Friday, December 8


The 19-year-old became the first Monday qualifier to win on the LPGA Tour since 2015.

“I’m really proud of myself because I really worked hard for the trophy,” Wannasaen said.

“I don’t give up. I always work hard to improve my short game, improve my mind, improve my play. I do everything to get a trophy.”

Sarah Kemp was the best Australian, carding four birdies and a bogey during her final-round 69 to leave her tied for 21st at 13-under.

Grace Kim (70) was a shot further adrift after an eventful first seven holes on Sunday, in which she made two bogeys, two birdies and an eagle before finishing two-under for the day.

Wannasaen arrived in Portland ranked 367th in the world and having missed nine straight cuts in her rookie season.

But she put together four stellar rounds in the 60s at Columbia Edgewater and shattered the tournament scoring record by five strokes with a 26-under-par 262 for her maiden LPGA Tour victory.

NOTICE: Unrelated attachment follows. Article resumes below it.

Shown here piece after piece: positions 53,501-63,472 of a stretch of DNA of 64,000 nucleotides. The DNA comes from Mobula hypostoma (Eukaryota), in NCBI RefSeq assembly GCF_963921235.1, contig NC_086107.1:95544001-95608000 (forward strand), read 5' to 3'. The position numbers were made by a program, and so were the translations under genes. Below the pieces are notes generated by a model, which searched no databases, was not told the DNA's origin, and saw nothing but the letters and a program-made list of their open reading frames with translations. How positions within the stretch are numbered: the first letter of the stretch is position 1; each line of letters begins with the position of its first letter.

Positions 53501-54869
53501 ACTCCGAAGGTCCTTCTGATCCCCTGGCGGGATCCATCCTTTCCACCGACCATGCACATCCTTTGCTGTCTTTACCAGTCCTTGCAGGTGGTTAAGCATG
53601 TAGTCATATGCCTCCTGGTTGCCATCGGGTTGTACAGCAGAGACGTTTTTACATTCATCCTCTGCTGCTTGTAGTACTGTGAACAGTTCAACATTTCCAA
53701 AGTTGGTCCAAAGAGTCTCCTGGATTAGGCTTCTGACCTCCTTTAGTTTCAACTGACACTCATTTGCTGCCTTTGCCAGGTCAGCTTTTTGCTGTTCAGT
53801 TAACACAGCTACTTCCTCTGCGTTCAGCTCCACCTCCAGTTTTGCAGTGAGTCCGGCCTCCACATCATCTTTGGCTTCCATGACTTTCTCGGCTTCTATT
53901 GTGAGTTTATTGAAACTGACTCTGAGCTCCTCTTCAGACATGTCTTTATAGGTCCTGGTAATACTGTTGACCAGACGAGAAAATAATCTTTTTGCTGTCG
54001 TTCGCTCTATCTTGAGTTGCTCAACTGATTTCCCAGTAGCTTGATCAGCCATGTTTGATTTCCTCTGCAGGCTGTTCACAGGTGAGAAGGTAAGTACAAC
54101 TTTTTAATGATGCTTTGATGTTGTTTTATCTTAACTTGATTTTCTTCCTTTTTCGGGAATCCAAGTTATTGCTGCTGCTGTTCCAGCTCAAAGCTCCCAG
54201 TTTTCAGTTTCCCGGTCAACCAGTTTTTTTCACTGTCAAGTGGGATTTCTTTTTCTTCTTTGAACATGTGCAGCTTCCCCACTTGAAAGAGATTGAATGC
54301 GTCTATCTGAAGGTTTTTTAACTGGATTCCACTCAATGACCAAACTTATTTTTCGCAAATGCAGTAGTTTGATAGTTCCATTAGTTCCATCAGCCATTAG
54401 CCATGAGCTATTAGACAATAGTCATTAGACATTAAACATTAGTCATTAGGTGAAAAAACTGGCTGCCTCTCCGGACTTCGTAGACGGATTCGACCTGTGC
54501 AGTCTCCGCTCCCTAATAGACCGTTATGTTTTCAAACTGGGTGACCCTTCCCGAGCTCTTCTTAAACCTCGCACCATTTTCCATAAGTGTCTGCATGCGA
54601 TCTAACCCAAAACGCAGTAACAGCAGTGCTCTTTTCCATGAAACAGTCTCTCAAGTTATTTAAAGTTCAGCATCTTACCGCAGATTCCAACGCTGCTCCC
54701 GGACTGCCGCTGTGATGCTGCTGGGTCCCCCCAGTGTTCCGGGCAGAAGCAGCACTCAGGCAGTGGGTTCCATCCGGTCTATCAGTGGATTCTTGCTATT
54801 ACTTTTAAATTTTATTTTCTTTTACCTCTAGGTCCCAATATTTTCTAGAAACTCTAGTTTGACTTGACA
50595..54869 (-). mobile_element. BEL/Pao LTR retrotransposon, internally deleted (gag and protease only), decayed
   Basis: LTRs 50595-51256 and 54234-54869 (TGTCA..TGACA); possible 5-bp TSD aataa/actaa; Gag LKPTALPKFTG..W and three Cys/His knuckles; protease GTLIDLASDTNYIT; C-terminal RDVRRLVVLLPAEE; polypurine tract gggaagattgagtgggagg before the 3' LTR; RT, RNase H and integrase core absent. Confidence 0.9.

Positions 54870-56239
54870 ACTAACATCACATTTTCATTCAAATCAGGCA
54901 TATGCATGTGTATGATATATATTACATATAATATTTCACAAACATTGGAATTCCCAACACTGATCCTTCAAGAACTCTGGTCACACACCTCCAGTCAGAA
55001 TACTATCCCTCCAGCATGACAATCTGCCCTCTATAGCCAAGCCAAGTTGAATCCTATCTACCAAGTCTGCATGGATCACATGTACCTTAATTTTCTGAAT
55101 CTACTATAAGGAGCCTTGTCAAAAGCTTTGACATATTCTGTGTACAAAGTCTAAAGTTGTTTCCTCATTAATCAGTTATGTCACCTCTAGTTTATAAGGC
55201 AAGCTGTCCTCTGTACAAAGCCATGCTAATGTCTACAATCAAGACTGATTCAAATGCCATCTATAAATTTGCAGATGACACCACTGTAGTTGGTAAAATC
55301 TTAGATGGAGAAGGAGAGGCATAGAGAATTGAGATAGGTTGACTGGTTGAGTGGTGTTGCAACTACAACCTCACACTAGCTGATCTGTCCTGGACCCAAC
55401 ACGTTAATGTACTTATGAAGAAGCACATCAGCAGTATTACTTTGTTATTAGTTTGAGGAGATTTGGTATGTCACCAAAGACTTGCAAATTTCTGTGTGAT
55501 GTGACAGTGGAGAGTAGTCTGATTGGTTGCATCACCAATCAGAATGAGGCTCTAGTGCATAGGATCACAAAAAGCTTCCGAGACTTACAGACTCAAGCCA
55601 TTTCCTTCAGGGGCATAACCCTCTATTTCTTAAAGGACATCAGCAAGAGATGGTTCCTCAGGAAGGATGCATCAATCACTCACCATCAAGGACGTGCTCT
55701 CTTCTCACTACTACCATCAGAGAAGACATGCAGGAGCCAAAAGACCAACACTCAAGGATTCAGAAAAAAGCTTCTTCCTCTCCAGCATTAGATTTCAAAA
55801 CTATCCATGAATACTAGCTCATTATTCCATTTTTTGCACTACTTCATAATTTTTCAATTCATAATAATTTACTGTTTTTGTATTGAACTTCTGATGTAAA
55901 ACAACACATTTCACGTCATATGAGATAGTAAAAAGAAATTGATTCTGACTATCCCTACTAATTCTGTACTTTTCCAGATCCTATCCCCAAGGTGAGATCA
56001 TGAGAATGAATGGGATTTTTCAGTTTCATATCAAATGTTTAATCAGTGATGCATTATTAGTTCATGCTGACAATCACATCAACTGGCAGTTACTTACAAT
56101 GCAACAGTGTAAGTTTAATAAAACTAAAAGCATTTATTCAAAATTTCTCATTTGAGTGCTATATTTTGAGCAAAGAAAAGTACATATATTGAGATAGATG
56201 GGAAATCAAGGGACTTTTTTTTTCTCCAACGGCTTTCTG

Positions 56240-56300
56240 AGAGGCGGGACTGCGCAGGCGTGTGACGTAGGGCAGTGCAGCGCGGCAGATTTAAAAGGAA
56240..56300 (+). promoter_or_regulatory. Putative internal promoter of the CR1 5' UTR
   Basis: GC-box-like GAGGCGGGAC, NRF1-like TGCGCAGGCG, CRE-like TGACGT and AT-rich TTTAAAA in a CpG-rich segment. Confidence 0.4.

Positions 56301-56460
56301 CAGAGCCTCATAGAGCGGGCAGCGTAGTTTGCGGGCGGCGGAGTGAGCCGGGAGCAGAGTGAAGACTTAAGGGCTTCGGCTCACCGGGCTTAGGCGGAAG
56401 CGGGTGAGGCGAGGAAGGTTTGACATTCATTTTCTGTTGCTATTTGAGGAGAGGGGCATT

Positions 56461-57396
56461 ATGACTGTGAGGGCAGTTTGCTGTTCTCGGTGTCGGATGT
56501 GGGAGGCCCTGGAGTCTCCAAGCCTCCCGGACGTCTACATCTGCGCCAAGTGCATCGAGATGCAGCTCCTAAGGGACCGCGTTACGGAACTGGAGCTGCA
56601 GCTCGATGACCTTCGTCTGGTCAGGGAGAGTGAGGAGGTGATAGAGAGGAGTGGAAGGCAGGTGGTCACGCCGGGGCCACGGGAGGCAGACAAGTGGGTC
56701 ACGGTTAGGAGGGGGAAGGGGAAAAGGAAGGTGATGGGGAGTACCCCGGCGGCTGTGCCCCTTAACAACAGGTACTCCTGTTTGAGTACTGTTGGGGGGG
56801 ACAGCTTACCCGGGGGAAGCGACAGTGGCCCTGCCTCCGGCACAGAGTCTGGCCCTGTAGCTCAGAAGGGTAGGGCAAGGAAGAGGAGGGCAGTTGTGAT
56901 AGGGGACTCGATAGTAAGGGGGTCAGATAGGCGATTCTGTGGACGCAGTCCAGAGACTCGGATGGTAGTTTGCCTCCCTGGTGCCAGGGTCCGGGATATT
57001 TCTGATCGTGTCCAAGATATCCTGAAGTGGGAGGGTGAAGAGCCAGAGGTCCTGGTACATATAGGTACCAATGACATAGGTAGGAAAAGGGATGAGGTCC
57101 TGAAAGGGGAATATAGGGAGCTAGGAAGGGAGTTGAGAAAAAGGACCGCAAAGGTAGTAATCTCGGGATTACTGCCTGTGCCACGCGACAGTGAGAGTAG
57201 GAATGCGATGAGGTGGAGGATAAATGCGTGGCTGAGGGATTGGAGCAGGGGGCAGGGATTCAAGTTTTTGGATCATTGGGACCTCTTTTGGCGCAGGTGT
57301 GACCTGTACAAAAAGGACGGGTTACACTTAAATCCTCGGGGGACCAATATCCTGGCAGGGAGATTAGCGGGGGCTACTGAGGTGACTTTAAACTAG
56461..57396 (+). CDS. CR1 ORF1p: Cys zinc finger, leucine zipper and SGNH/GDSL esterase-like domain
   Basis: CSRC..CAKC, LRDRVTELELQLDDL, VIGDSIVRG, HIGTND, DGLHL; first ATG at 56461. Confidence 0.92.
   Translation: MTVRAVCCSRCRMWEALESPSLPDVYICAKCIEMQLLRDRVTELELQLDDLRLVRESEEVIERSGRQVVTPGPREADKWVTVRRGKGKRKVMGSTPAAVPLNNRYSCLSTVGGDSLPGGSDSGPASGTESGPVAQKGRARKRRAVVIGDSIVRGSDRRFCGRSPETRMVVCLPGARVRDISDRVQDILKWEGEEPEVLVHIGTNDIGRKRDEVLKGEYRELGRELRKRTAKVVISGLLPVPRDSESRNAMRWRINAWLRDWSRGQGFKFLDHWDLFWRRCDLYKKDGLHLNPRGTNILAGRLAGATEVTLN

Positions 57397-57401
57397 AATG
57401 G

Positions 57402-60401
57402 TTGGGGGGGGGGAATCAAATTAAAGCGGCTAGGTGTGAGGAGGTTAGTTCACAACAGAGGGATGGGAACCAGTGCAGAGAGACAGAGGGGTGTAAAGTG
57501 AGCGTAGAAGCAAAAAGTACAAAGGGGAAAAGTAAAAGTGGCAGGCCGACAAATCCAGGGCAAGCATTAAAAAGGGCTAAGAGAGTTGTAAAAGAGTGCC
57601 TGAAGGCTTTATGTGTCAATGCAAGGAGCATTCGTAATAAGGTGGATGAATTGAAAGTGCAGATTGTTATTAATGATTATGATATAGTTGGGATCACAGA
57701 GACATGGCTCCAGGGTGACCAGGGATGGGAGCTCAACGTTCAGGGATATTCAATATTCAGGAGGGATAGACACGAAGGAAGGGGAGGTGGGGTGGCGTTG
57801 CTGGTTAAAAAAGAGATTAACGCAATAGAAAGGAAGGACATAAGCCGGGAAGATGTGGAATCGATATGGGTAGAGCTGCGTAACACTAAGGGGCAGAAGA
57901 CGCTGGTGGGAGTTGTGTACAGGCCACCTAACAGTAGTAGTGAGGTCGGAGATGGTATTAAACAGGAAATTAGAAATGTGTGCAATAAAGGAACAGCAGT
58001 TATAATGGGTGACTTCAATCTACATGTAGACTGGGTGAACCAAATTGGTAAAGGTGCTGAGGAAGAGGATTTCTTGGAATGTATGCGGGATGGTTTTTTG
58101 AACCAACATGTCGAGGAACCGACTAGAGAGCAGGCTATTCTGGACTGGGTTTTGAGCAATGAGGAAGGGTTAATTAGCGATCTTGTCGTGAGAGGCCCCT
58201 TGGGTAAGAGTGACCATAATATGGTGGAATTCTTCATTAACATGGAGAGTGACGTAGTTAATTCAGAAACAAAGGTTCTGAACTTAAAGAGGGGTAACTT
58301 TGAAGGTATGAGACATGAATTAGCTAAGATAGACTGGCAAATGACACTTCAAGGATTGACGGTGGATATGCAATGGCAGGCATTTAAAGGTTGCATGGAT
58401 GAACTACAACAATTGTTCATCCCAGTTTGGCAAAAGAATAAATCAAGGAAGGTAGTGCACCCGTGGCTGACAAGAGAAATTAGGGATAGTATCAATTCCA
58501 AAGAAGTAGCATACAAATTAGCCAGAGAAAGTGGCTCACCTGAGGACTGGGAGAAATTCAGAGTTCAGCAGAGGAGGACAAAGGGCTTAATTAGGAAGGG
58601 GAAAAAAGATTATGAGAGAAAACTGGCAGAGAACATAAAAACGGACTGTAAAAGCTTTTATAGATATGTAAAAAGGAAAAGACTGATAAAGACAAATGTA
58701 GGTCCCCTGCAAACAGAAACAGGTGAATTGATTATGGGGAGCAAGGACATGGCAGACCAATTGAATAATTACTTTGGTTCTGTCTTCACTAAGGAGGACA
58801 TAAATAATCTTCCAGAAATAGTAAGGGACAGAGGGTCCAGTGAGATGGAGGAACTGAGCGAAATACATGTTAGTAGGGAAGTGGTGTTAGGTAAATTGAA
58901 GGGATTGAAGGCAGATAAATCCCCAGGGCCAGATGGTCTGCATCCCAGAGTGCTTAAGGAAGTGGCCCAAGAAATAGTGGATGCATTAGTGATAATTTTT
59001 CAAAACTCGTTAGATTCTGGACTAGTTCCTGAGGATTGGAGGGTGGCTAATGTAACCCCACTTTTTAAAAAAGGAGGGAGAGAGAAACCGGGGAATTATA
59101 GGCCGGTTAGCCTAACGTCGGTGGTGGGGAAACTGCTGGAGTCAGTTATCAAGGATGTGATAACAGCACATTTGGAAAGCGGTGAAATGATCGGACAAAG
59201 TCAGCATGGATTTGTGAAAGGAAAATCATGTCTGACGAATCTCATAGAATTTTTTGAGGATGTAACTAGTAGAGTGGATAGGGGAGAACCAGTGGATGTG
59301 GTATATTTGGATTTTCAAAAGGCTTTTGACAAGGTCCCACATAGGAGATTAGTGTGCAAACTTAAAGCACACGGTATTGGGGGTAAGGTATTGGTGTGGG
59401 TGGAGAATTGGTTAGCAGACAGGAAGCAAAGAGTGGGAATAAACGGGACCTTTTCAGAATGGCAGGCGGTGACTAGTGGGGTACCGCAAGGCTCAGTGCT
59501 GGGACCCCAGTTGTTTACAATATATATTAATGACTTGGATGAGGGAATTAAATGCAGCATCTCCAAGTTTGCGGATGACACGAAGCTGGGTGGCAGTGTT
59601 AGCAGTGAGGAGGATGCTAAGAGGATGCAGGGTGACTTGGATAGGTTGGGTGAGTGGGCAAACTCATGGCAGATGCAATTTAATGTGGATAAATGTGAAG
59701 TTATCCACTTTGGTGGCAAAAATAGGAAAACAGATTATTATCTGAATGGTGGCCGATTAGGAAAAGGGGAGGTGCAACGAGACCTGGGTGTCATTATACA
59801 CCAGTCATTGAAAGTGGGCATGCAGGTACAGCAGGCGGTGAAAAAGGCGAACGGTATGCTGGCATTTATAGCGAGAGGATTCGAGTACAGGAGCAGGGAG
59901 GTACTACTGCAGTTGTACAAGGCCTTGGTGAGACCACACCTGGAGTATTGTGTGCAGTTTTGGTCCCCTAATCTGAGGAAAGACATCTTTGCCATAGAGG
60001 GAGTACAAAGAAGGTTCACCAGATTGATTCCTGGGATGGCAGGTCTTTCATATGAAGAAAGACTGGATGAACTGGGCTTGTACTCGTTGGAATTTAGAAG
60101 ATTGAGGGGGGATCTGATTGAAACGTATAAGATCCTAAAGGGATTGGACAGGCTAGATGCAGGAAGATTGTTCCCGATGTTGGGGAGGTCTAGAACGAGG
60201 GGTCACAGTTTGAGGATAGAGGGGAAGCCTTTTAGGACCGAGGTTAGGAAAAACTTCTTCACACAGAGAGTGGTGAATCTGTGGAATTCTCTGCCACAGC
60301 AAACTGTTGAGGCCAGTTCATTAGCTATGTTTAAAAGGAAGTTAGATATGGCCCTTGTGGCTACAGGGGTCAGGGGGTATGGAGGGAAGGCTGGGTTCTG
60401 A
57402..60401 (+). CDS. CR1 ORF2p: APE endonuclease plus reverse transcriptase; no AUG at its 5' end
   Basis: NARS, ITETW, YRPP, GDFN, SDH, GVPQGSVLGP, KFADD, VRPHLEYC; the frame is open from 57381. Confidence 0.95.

RELATED: Inside Wannasaen’s bag

Wannasaen is just the third qualifier to win on Tour, after Canada’s Brooke Henderson (Portland Classic, 2015) and American Laurel Kean (State Farm Classic in 2000).

The Thai youngster was never really threatened in the final round and comfortably beat Xiyu Lin of China, who closed with a 64 for a 22-under 266.

China’s Ruoning Yin (64), American Gina Kim (66) and Spain’s Carlota Ciganda (67) were joint third another stroke back.

Tied for second place entering the final round, Wannasaen charged into the lead with birdies at the 3rd and 4th holes, an eagle at the par-5 5th, and two more birdies at the 6th and 7th – a stretch of six-under that catapulted her into the lead.

“I don’t give up. I always work hard to improve my short game, improve my mind, improve my play. I do everything to get a trophy.” – Chanettee Wannasaen.

She carded a 30 on the front nine and was never really pressured on the inward half.

She increased her advantage with consecutive birdies at 13 and 14, and added another at the 17th to increase her lead to five stokes.

One of few hiccups in her final round came at the 72nd hole when Wannasaen, who hit 13 of 14 fairways, powered her approach long and over the green – one of three missed greens in regulation in the final round.

She chipped short, but punctuated her bogey-free round and victory with a 10-foot par putt.

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